The current stampede toward offshore outsourcing
should come as no surprise. For months now, the business
press has been regurgitating claims from offshore
vendors that IT work costing $100 an hour in the United States can be done for
$20 an hour in Bangalore or Beijing.
If those figures sound too good to be
true, that’s because they are.
In fact, such bargain-basement labor rates
tell only a fraction of the story about offshore
outsourcing costs. The truth is, no one saves
80 percent by shipping IT work to India or
any other country. Few can say they save
even half that. As just one example, United
Technologies, an acknowledged leader in developing
offshore best practices, is saving just over
20 percent by outsourcing to India. (For
more, read "Inside Outsourcing in India," www.cio.com/printlinks.)
That's still substantial savings, to be
sure. But it takes years of effort and a
huge up-front investment. For many companies,
it simply may not be worth it. "Someone
working for $10,000 a year in Hyderabad can
end up costing an American company four to
eight times that amount," says Hank
Zupnick, CIO of GE Real Estate. Yet all too
often, companies do not make the outlays
required to make offshore outsourcing work.
And then they are shocked when they wind
up not saving a nickel.
In this article, we will explore a new TCO
-- the total cost of offshore outsourcing.
We will uncover all the hidden costs of outsourcing—areas
in which you’ll have to invest more up
front than you might think, places where things
such as productivity and poor processes can
eat away at potential savings, and spots where,
if you’re not careful, you could wind
up spending just as much as you would in the
U.S. of A. (For more on how to calculate your
own TCO, see the worksheet "Do the Math" on
"You can’t expect day-one or even
month-six gains," Zupnick says. "You
have to look at offshore outsourcing as a long-term
investment with long-term payback."
The Cost of Selecting a Vendor
With any outsourced service, the expense of
selecting a service provider can cost from
.2 percent to 2 percent in addition to the
annual cost of the deal. In other words, if
you’re sending $10 million worth of work
to India, selecting a vendor could cost you
anywhere from $20,000 to $200,000 each year.
These selection costs include documenting
requirements, sending out RFPs and evaluating
the responses, and negotiating a contract.
A project leader may be working full time on
this, with others chipping in, and all of this
represents an opportunity cost. And then there
are the legal fees. Some companies hire an
outsourcing adviser for about the same cost
as doing it themselves. To top it off, the
entire process can take from six months to
a year, depending on the nature of the relationship.
Vice President of Program Solutions and Management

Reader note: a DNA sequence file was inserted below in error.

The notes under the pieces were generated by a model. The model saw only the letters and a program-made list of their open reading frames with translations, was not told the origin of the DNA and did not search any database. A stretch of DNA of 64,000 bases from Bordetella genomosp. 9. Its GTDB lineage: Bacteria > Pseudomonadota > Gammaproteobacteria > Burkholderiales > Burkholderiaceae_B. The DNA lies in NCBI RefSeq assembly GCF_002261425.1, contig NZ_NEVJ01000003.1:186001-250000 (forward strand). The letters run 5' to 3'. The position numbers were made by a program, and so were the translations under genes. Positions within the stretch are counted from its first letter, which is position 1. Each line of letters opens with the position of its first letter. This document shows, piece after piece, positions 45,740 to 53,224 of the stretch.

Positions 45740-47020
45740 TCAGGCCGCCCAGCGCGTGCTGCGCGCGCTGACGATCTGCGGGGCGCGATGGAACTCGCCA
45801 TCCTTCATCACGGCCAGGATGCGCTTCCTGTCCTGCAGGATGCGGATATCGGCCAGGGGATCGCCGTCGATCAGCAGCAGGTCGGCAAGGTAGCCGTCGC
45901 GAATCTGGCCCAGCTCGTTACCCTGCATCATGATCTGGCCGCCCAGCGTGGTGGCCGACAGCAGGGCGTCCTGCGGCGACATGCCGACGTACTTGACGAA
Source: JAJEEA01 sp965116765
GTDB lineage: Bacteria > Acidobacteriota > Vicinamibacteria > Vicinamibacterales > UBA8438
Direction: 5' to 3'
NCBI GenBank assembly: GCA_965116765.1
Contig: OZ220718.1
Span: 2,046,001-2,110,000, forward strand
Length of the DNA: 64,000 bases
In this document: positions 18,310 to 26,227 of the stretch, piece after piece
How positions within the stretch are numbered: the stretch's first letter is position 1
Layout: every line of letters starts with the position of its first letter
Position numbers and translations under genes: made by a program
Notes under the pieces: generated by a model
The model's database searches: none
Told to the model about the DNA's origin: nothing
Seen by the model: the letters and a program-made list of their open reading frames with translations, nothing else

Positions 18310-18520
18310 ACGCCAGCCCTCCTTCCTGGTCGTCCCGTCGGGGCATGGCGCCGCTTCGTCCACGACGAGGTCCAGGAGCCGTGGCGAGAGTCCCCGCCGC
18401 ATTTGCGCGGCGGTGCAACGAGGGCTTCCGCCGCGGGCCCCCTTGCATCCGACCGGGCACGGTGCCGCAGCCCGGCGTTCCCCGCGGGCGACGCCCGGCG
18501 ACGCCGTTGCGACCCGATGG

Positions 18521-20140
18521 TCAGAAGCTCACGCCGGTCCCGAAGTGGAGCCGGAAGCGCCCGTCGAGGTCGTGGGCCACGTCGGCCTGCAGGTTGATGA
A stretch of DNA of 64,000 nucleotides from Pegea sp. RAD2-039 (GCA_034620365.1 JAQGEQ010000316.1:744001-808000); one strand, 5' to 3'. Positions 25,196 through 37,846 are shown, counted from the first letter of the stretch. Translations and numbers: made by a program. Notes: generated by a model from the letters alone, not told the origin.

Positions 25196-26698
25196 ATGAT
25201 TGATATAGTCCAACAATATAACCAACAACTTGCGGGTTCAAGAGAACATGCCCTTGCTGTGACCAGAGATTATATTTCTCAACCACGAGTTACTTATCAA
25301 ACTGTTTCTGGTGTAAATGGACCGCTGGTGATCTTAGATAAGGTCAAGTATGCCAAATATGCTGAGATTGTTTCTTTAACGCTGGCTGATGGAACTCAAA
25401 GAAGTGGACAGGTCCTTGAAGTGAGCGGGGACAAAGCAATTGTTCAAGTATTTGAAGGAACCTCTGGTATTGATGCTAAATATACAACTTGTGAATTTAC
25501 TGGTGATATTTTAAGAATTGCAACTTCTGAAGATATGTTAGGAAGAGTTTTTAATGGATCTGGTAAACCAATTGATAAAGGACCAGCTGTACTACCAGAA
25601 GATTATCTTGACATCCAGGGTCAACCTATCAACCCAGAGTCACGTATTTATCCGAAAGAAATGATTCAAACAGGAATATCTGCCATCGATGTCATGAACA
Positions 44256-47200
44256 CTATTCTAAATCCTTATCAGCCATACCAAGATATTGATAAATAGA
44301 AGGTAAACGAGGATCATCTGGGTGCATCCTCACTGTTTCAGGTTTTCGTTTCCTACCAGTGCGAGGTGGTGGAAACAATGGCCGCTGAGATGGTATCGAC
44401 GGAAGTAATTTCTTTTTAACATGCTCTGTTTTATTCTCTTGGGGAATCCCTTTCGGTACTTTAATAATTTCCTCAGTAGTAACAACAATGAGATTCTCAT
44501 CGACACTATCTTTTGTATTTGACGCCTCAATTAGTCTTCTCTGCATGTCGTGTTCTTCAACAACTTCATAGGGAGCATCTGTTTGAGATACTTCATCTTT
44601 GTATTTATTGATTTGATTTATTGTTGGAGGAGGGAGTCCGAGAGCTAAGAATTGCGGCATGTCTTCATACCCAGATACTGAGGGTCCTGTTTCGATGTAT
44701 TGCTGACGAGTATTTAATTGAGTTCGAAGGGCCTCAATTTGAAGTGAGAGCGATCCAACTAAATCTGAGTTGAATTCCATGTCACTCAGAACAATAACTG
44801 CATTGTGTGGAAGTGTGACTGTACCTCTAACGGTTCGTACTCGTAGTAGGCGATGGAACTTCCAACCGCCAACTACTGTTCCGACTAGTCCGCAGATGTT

Ron Kifer spent several months on vendor selection
before contracting with Bangalore, India-based Infosys
to handle a whopping 90 percent of development and
maintenance work for DHL Worldwide Express, a shipping
company. "There’s a lot of money wrapped
up in a contract this size, so it’s not something
you take lightly or hurry with," Kifer says. "There
has to be a high degree of due diligence making sure
that the [offshore] company can respond to your needs."
Even when there is an existing tie between customer
and offshore vendors, the expensive and lengthy
step of vendor selection is a must-do for successful
outsourcing. The chairman of Tata Consultancy Services
(TCS), a Mumbai, India-based outsourcer, sat on
the international advisory board of Textron, a
manufacturing company that owns such brands as
Cessna Aircraft and E-Z-GO Golf Carts, for several
years. However, when David Raspallo, CIO of business
unit Textron Financial, began exploring offshore
outsourcing in 1999, he still spent five months
doing what he calls "the usual Betty Crocker
Bake-Off" with service providers Covansys,
ITS, TCS and Wipro. Ultimately, he went with U.S.-based
Covansys, which has three development centers in
India. Selecting the vendor took 500 hours in total,
involved Raspallo and three senior managers, and
cost $20,000 in additional expenses.
At this stage, travel expenses enter the picture
as well. A trip overseas helps CIOs get comfortable
with their choice. After all, offshore vendors
can send their best and brightest over for
a dog and pony show, but checking out the company
on its home turf provides more insight. John
Dean, the CIO of Steelcase, an office furniture
manufacturer, spent several thousand dollars
to send one of his IT executives to Intelligroup
Asia in Hyderabad, India, for a week before
signing on the dotted line.
"You can read everything you want to
read and ask for advice as much as you want,
but you have to make it a fact-based decision," Dean
says. "So it was important to visit India
to validate our thinking."
Bottom line: Expect to spend an additional
1 percent to 10 percent on vendor selection
and initial travel costs.
By Stephanie Overby cio.com